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Mesh WiFi vs Access Points: What's The Difference?

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If you have explored wireless networking solutions for your home, you’ve likely found there are choices beyond a standard router and modem to optimize your WiFi network. Mesh networks, wireless access points and WiFi extenders all provide wireless connectivity; however, the right solution depends on your unique needs and requirements.

Access points, for example, extend the reach of an existing network, offering enhanced coverage and supporting more connected devices. On the other hand, mesh WiFi or mesh networks eliminate dead zones and create a single comprehensive whole home WiFi solution for streaming, gaming or working from home.

In this article, we’ll compare mesh WiFi and access points so you can make the right decision for your household’s specific networking needs.

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What is a WiFi access point?

A WiFi access point is a device that creates a wireless local area network within a fixed location and extends the reach of an existing wired network.

Wireless access points connect to routers, switches or hubs by Ethernet cables and project WiFi signals across a specific area. Wireless devices nearby can connect to the network without needing a direct wired connection.

Access points are used in homes, businesses and public places to provide network access to a large number of users and devices over a wide area. It’s important to note that access points simply replicate your router’s internet speed; if you route a network through an access point that has slow speed or poor connection, your network range will be expanded, but the connection may be weak.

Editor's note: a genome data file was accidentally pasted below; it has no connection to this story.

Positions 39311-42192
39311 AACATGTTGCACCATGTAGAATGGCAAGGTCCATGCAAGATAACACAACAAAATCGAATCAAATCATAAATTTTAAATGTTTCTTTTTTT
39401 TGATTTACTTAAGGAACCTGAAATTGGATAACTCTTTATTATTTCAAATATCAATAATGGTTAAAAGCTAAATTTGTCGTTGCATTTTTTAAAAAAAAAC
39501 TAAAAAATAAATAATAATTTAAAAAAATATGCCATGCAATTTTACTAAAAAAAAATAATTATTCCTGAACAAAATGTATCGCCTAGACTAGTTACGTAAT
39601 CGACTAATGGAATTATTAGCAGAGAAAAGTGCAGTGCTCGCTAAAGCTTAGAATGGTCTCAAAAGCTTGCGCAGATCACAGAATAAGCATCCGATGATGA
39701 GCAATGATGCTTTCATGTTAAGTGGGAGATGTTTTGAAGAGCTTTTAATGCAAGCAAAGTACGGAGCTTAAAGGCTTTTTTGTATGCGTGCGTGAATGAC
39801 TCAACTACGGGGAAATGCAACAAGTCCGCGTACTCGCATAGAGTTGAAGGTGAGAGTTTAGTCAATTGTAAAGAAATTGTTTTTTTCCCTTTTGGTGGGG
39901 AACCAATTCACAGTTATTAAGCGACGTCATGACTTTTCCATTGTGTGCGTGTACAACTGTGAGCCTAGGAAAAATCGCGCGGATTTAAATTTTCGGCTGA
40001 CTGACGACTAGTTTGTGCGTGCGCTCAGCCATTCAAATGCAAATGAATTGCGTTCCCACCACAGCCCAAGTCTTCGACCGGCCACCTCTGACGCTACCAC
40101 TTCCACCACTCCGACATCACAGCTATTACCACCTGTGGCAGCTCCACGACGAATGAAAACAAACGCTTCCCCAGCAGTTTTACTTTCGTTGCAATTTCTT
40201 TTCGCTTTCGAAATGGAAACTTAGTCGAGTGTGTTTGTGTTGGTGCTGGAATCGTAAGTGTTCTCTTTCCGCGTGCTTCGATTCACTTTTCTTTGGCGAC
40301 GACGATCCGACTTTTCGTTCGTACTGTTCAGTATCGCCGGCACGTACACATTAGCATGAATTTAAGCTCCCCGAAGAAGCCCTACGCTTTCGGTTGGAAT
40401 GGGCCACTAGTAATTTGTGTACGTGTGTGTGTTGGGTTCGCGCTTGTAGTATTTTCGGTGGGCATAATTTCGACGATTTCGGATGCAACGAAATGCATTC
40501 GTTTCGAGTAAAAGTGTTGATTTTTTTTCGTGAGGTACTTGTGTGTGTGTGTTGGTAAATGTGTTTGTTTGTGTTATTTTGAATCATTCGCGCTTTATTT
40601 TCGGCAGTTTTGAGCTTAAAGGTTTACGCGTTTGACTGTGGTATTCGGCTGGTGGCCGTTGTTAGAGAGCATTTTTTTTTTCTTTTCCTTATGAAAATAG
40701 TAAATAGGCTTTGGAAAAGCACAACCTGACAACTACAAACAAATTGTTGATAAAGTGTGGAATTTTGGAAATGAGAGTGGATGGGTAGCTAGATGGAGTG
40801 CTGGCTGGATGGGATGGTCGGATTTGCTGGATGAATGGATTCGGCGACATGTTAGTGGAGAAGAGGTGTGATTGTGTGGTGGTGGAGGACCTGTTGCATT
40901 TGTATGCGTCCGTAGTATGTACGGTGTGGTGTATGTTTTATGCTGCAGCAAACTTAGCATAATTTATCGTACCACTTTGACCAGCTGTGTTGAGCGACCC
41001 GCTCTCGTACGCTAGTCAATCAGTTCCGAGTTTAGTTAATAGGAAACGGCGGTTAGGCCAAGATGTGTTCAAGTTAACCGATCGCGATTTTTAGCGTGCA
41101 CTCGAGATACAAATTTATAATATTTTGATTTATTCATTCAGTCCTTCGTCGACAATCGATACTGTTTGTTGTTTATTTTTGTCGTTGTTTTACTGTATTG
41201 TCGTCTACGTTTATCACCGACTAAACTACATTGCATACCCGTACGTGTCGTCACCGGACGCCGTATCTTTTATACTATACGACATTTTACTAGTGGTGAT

What are access points good for?

WiFi access points provide many benefits for users, such as extending coverage, supporting more devices and improving connectivity. Let’s review some of the benefits below.

    • Increased coverage: Access points extend WiFi coverage in larger areas or to zones the main router can’t reach, like different floors or outdoors.
    • Extended device support: Access points support the latest WiFi standards and tech, offering faster speeds to many connected devices and distributing the network load.
    • Improved connectivity: Wireless access points spread WiFi across a broader area, reducing the impact of dead zones.
    • Segmented networks: Users can leverage separate networks for guests, enhancing security for your own network.

Pros and cons of WiFi access points

Many benefits of the best wireless access points include extended coverage, improved connectivity and segmented networks, with more security options for an advanced user.

However, WiFi access points also have a few disadvantages when it comes to their cost, setup, management, maintenance and physical requirements.

    • Cost: The cost of implementing WiFi access points includes not only the device itself but also installation and potential wiring or configuration costs.